This was initially posted to the "Be the Media Blog" which provided a running commentary on the National Conference on Media Reform as written by participants.
Saturday night @ the Orpheum, after all of the speeches got done (C-SPAN was there), the Tell Us the Truth tour gang ran through an abbreviated reprise of their Friday headline performance.
This time around, however, FCC Commissioner Jonathan Adelstein joined the lineup. Adelstein's quite dangerous with the harmonica, and performed several solos backed up by Boots Riley, Billy Bragg, Tom Morello, and Lester Chambers, to a repeatedly wowed crowd. Wonderfully surreal!
It looked like Adelstein got quite an adrenaline rush out of the (well-deserved) adulation, which perhaps explains the comments he made during a brief conversation with him after the show.
My initial mission was to record station IDs for the representatives of microradio outlets that were attending the conferences. The musicians were all quite cooperative, but when I approached Commissioner Adelstein he said he wasn't allowed to do such things. Some sort of legal conflict with his position as a radio regulator, he's careful not to do anything that could be seen as promotion for any station.
While I had his attention I decided to hit Adelstein up on a couple of radio-related issues. The first was about the dangers facing radio due to its ill-conceived (yet ongoing) digitalization. Adelstein sounded like he didn't know much about it, and since it's not registering on his radar as an imminent policy issue he didn't seem too fazed by my concerns, although he did invite me to e-mail him.
(A side note: Commissioners Adelstein and Michael Copps use e-mail quite heavily - the friendly tech who set up our MP3 webcast servers for the weekend once emailed Copps with some concerns on FCC policy re: telco/cable company competition. He received an articulate and thoughtful response back from Copps within eight minutes.)
My second point was about microradio. During Saturday's show emcee John Nichols announced the presence of the live webcast to the crowd, and noted that it had been simulcast on the FM dials of a half-dozen stations around the country (both licensed and otherwise). So Commissioner Adelstein knew there was piracy in the air (of which he had been a participant by performance).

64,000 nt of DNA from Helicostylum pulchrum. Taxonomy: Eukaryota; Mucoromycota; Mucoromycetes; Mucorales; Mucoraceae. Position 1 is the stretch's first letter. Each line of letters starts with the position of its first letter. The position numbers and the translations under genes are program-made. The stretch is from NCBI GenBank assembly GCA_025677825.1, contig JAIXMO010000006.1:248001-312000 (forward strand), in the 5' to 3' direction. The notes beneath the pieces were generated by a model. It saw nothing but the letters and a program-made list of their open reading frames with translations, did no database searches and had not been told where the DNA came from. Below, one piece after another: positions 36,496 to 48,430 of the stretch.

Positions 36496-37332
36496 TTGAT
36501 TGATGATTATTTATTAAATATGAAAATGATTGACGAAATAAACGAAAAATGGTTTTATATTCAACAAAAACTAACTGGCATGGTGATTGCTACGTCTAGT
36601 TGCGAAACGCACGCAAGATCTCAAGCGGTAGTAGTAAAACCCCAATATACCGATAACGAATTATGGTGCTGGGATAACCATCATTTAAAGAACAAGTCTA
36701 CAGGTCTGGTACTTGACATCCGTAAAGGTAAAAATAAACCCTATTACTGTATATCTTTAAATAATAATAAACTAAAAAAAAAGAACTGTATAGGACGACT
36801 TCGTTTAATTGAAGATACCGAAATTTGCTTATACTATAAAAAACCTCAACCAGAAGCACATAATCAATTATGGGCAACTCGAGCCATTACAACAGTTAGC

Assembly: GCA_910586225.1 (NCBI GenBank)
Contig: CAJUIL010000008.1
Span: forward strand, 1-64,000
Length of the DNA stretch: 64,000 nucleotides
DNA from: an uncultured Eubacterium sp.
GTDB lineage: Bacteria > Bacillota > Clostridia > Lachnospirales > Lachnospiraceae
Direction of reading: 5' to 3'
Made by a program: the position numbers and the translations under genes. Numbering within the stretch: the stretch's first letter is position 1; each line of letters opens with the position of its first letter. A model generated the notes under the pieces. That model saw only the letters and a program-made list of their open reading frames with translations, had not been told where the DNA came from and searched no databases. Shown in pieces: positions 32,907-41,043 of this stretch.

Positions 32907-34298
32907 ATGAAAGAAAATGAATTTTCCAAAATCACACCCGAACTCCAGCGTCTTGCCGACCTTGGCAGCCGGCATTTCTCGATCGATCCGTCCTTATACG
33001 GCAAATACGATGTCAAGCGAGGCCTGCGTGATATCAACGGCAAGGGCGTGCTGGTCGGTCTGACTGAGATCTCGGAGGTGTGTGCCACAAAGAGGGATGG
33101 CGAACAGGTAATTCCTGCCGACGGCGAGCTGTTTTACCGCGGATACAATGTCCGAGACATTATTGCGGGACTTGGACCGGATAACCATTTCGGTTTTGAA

I basically reiterated that fact, and told him that regardless of any possible expansion of LPFM there is much more the FCC could do to expand access to the airwaves. I explained that microradio stations, in general, view broadcasting as an act of electronic civil disobedience and that the public reclamation of the airwaves was already happening, irrespective of the weekend's rhetoric to get it started.
Commissioner Adelstein's response?
"Go for it."
As I stood dumbstruck, Commissioner Adelstein filled the conversational void. "Of course it is my job to enforce the law, but I can't personally enforce every law every day." I finally got the wits enough to respond, "Go for it?"
"Sure," he smiled. "Hey, I've been a renegade, too, once or twice in my life."
With that, I backed off and returned to where tha webcast crew was breaking down the gear. I could kick myself for not setting Paul's PDA to record the exchange after getting denied station IDs.
Jonathan Adelstein is apparently not the first FCC commissioner to all but endorse unlicensed microbroadcasting. At a public forum in Vermont Michael Copps expressed general support for microradio stations, especially for the way they attack the boundaries that limit public access to the airwaves.
With regard to the LPFM service itself, Adelstein thinks the FCC will sign off "very soon" on a formal recommendation to Congress to expand LPFM by removing the overbroad interference protections that are strangling its full-scale national rollout. He met my skepticism with the revelation that FCC Chairman Mikey Powell might be prepared to move on LPFM partially as an act of revenge against the broadcast industry for hanging him out to dry in the controversy that resulted over the FCC's June attempt to relax media ownership rules. We agreed on the notion that Congress may be a stumbling block, as any expansion will require its approval. With media a hot issue on the Hill, methinks there is room for some legislative end-running in a positive direction (riders to spending bills can work both ways, suckas).
A final note: the latest coverage in Madison's local rightwing daily rag predictably misses the point of the entire f*cking weekend, actually managing to write a story on the conference omitting any direct reference to the fundamental issues discussed there.